November 22nd, 2016


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Thanksgiving Contest - What Are You Thankful For?

It’s a WHN tradition to share with you what we at WHN are thankful for this time of year. We wish all our families and nannies the Happiest Thanksgiving!

Barbara is thankful for:

Best White House Nannies staff ever

New members (son-in-law/daughter-in-law) of our family

Old members of our family

Nutritional labels


35 years of married bliss

Great doctors


Richard is thankful for:

35 years of delightful marriage to my boss

Wonderful, loyal and hardworking staff of White House Nannies

Our skilled and caring providers who do such an amazing job

Our many loyal clients who help us grow and prosper

Our children finding and marrying such wonderful spouses

The good health of my family and the staff here at WHN


 Annie is thankful for:

My two adorable children who keep me on my toes and teach me how to be a better person

My loving husband who works hard every day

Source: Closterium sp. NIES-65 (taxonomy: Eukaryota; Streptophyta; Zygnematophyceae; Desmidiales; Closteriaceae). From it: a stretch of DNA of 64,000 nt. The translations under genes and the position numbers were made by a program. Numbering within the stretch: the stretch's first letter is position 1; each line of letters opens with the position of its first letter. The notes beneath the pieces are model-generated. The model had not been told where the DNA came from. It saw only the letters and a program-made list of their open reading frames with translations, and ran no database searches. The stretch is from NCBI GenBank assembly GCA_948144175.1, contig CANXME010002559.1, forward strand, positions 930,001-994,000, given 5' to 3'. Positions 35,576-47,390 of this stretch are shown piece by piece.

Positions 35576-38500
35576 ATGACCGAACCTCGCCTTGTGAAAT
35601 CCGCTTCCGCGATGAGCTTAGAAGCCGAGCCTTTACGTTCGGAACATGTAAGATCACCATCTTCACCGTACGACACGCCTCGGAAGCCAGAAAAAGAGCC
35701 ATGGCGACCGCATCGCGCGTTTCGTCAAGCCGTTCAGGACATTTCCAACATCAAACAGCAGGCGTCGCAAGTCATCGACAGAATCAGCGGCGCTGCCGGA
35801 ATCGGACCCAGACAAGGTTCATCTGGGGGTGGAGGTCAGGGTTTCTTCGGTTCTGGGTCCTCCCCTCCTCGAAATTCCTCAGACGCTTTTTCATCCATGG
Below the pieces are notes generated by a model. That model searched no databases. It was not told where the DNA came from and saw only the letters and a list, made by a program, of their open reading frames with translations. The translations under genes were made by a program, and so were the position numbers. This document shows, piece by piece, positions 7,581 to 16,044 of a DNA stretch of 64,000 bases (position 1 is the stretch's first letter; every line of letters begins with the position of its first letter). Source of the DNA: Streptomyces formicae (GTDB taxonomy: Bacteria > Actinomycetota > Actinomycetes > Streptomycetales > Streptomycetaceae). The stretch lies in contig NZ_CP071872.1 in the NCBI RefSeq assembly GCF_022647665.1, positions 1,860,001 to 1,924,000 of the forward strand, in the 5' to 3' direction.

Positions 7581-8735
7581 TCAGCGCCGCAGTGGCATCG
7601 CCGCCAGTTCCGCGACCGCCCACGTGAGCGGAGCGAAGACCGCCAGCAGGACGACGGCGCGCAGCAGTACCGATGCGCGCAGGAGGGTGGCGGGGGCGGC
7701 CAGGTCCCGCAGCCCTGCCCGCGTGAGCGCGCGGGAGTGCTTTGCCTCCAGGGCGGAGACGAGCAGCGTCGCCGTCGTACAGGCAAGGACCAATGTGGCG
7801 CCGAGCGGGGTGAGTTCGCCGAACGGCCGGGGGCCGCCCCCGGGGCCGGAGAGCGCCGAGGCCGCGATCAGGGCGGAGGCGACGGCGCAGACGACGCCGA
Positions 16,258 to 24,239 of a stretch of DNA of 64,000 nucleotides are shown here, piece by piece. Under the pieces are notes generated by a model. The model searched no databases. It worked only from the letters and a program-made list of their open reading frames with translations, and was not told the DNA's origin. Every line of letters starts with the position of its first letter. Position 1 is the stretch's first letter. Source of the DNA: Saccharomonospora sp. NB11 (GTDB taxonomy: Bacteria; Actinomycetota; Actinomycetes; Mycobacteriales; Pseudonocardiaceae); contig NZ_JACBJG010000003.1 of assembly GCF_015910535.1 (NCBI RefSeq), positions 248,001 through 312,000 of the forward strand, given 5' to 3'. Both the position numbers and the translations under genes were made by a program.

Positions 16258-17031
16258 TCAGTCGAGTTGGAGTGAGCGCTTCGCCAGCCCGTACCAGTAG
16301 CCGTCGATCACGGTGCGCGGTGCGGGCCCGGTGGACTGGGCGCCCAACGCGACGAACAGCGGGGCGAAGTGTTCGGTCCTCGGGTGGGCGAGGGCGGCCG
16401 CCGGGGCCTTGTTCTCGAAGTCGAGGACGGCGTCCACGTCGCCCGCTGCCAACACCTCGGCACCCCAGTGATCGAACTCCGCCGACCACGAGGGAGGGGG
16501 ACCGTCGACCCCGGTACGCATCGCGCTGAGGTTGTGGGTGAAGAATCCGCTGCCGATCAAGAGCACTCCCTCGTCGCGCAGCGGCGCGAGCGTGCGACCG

My mom and mother-in- law who adore our kids and would do anything for them

My job and wonderful co workers

The ability to meet exceptional nannies every day who share their love for children


Stephanie is thankful for:

My loving husband, Matthew

Fresh produce at the local farmers markets

All of Netflix’s original content

Warm blankets and crackling fireplaces

The fact that coloring books for adults are now a thing

My mom still baking me a special batch of my favorite holiday cookies every year


Denise is thankful for:

Family & Friends



Some Redskin victories

Costco runs for the office


Michelle is thankful for:

My two sweet busy, busy, busy boys

Strong coffee

My wonderful husband

Trips to the beach

The holidays and family gatherings


Kaylyn is thankful for:

My family

My friends

The wonderful people I get to work with at WHN

All of the free museums in DC


Hungry Harvest


Brittany is  thankful for:

My fiancé

My family & friends

WHN & my colleagues

Halo Top


Trips to Colorado





November 2nd, 2016

Positive Discipline

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Here are some of the words our WHN nannies used to describe themselves at our Positive Discipline training this past weekend: